Panafrican News Agency

Rwandan dailies highlight resumption of RwandAir flights, trial of former Rwandan PM over dud cheques

Kigali, Rwanda (PANA) - Rwandan newspapers this week focused on the resumption of RwandAir flights effective 1 August and the trial of former Prime Minister, Dr. Pierre  Damien Habumuremyi, for breach of trust and issuing several dud cheques, among other charges.

The English daily 'The New Times' wrote that Rwanda flag carrier RwandAIr officials say they are confident demand for air travel will gradually pick up as countries prepare to open up borders and airlines finally resume operations after months of suspension.

According to the newspaper, RwandAir will resume flights, starting with Africa destinations and Dubai in the Middle East, before increasing flying to other destinations as demand for air travel picks.

The airline Chief Executive Officer (CEO) Yvonne Makolo told reporters that there is a lot of anxiety among passengers during this time of COVID-19, but the airline is putting in place different measures to ensure that it is safe for passengers to travel.

“We have put all measures in place as directed by ICAO [International Civil Aviation Organisation] and WHO [World Health Organisation] to make sure that our passengers and staff are safe when we resume operations,” she noted.

According to the new instructions, all passengers before flying, will have to show COVID-19 negative certificate, whether they are arriving, transiting or departing from Rwanda.

Passengers on departure will respect all health safety measures where they will be guided by physical distancing signs placed around the airport, she told reporters during a tour of the Kigali International Airport on Friday.

'The New Times' reported that sanitisers will from now on be available at check-in desks, counters, and passport control areas, while passengers will be welcomed by thermal imaging cameras deployed around departure and arrival areas.

Every check-in counter is equipped with a sanitiser so that there’s no contamination through document handling, and counters are protected with glass visors.

In addition, seats at the waiting area will be marked to direct passengers to leave a one-metre sit between every other passenger, allowing them to respect health measures of physical distancing, the newspaper wrote.

Noting the new orientation towards the reopening of all activities at Kigali International Airport, the semi-private 'KT Press' reported that Rwanda Civil Aviation Authority (RCAA), RwandAir and Rwanda Airports Company (RAC) have been working tirelessly to ensure that by 1 August, the airport has all the necessary safety measures.

In an article entitled "Kigali International Airport Ready As Rwanda Plans To Reopen Airports On August 1", 'KT Press' added that sanitiser dispensers everywhere, thermal cameras at all entry points and a temperature-taking robot that warns passengers to wear their masks properly are some of the measures that have been put in place at Kigali International Airport (KIA) ahead of reopening.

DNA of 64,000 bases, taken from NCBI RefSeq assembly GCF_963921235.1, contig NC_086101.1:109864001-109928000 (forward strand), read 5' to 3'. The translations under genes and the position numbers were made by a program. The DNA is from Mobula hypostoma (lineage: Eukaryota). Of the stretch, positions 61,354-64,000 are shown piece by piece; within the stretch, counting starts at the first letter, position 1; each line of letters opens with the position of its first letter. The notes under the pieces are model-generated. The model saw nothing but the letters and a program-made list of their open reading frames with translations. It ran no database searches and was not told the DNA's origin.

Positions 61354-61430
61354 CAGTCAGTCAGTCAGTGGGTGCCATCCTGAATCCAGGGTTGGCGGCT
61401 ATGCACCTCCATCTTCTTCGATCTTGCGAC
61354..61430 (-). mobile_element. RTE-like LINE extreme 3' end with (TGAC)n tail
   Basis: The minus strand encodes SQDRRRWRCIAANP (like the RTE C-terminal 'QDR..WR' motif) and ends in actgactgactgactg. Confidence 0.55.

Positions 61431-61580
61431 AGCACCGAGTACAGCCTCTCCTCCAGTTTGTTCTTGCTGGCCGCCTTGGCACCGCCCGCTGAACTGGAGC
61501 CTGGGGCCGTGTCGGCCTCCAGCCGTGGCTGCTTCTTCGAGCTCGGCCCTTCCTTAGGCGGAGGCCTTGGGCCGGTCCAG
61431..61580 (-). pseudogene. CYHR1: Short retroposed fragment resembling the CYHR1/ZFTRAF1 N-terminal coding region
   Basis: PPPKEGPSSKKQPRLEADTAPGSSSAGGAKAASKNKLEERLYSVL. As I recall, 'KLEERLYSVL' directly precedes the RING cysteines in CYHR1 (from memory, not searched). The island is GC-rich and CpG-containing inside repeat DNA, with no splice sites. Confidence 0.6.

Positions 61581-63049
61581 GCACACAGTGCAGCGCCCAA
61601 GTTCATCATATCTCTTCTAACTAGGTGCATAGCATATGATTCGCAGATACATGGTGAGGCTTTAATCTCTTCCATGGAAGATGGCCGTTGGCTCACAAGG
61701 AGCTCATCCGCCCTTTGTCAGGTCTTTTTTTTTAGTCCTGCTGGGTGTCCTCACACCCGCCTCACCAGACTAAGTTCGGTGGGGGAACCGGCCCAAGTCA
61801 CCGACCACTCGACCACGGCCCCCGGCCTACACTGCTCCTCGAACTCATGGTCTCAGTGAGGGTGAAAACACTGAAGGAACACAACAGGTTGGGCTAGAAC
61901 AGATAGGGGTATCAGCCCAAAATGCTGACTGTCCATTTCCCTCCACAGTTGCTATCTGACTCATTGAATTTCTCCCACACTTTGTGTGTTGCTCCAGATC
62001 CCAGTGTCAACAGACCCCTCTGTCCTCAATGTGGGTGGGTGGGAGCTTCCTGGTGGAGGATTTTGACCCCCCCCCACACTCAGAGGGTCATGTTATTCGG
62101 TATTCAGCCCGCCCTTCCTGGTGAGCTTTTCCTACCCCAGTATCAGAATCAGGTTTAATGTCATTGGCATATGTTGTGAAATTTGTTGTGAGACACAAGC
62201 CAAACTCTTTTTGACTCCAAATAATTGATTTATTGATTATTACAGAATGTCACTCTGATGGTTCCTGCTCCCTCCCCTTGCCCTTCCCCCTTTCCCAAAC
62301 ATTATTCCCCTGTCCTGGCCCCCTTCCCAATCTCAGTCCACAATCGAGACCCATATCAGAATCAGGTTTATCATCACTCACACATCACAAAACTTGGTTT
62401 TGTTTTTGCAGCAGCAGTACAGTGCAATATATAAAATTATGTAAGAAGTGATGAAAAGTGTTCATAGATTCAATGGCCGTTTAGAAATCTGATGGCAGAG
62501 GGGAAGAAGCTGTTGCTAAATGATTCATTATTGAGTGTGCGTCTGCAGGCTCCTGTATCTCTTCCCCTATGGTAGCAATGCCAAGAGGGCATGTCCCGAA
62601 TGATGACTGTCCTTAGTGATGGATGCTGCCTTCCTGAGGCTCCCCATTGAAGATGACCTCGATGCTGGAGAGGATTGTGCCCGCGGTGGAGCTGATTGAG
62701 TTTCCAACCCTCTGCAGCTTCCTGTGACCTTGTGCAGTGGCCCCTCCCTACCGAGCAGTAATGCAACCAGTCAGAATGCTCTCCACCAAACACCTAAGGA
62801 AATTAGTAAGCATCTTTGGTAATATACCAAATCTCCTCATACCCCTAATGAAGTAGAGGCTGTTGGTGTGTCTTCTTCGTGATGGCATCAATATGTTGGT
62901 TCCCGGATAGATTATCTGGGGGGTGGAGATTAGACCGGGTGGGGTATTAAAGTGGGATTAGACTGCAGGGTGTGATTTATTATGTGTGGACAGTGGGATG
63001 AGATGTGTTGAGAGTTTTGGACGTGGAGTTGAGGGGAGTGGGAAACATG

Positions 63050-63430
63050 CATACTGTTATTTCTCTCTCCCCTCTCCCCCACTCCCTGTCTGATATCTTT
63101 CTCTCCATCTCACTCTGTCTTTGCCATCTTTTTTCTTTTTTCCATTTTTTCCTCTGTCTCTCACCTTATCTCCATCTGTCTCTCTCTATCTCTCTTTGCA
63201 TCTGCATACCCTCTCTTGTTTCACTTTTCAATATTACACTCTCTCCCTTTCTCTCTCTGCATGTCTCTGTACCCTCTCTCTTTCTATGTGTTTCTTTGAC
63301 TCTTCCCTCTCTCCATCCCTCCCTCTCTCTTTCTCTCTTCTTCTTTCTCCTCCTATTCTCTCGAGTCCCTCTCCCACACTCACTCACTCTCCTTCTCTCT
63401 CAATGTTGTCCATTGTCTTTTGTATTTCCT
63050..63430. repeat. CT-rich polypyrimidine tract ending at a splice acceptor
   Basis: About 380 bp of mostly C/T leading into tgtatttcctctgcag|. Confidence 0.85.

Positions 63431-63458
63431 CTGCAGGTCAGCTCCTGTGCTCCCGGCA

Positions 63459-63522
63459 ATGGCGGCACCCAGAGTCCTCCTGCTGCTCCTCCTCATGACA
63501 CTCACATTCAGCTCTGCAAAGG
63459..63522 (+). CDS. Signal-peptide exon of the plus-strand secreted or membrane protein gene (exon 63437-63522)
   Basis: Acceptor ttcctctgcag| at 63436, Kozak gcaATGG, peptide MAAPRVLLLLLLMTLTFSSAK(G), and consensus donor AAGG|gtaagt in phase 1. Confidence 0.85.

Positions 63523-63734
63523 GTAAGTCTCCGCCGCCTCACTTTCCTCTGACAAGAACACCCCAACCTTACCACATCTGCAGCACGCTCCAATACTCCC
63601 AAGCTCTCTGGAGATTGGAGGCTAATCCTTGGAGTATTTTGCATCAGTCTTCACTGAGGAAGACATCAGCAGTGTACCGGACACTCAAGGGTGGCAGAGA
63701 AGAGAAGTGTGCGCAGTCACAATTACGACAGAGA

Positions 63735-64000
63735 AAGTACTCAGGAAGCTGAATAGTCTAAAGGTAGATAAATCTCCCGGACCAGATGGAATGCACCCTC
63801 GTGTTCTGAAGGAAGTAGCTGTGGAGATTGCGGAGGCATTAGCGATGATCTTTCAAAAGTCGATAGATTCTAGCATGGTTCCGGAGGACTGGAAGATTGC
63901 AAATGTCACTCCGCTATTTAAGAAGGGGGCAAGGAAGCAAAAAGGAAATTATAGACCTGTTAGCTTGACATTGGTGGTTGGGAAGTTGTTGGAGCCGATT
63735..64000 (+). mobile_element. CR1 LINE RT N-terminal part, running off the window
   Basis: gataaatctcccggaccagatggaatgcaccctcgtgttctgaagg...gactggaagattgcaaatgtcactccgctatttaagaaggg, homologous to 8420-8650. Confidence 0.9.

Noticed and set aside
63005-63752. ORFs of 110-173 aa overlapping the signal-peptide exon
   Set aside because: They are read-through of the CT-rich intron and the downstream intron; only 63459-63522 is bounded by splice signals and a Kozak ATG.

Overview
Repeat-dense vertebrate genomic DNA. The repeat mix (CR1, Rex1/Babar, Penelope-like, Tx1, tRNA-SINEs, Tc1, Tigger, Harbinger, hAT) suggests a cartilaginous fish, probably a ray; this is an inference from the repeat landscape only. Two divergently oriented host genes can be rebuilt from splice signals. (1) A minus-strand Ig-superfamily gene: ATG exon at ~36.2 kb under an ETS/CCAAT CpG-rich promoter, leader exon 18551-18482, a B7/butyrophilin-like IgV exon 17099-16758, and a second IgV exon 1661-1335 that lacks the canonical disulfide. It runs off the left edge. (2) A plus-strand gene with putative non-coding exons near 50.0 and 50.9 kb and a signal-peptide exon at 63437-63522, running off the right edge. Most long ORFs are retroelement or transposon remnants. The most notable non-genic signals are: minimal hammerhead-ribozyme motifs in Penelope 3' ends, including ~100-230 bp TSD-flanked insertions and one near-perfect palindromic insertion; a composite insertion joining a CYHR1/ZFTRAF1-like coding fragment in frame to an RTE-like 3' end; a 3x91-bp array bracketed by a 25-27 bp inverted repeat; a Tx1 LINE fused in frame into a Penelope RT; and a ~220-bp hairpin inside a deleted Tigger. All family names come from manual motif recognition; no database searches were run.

Rwanda announced that it will reopen airports on 1 August, nearly five months after the country stopped all incoming and outbound flights as part of the measures to stop the spread of the new coronavirus.

On a separate topic 'KT Press' wrote that the former Prime Minister Dr. Habumuremyi was arraigned in Gasabo Primary Court in Kigali where he was charged with breach of trust and issuing several bounced cheques, among other charges.

The newspaper wrote that through his defence team, Habumuremyi argued that he has hypertension, which makes it difficult to defend himself before court with the public including journalists in attendance but the argument was dismissed by the judge.

According to the newspaper, the judge also ruled that the law allowed journalists to cover the case, including capturing video and recordings once they apply for a permit.

Prosecutors say that Dr Habumuremyi issued cheques worth over Rwf170 million, some under his name and others in the names of Christian University of Rwanda, which bounced.

The prosecution alleges that Dr Habumuremyi issued a tender worth Rwf20.5m for the purchase of 20 computers for the university, but the supplier was first required to deposit Rwf10m as security, an amount which would be refunded upon delivery of the equipment.

'The New Times' reported that Habumuremyi pleaded not guilty to all the charges.

In an article titled "Habumuremyi blames Covid-19 for bounced cheques", the newspaper wrote that Habumuremyi himself told the court that the money in the case was only for the university as an institution – not for his personal pocket, nor for his family.

His lawyers also asked the court to examine if really his case is meant to be handled by a criminal court, and not a civil or business court.

In his defense, he said that the cheques the university issued were not exactly meant for payments, but rather were a form of commitment to the creditors to demonstrate that the university owed them money.

In addition to this, he also attributed the university’s financial woes to the Covid-19 pandemic, which, he said, hindered the institution’s ability to pay its creditors, according to the newspaper.

-0- PANA TWA/MA 18July2020